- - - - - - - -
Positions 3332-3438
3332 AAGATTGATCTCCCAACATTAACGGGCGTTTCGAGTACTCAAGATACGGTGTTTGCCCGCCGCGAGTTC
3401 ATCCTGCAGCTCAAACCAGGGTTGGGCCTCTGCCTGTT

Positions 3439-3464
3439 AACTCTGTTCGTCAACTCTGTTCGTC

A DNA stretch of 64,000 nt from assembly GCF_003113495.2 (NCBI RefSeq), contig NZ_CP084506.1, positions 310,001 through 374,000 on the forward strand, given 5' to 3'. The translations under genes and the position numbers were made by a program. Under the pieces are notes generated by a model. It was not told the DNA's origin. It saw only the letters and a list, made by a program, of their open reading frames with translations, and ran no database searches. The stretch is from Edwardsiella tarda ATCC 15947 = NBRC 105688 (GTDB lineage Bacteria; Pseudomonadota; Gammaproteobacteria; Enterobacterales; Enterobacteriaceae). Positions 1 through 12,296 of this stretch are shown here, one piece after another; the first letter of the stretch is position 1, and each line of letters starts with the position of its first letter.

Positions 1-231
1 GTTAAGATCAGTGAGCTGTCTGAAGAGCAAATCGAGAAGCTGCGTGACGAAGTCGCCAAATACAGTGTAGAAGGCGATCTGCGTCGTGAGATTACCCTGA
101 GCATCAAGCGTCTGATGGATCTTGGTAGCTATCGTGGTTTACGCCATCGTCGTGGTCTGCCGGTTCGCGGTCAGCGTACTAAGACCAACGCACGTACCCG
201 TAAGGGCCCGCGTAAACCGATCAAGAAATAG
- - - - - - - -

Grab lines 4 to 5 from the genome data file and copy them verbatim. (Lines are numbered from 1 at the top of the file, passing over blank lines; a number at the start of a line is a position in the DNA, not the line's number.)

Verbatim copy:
Positions 3439-3464
3439 AACTCTGTTCGTCAACTCTGTTCGTC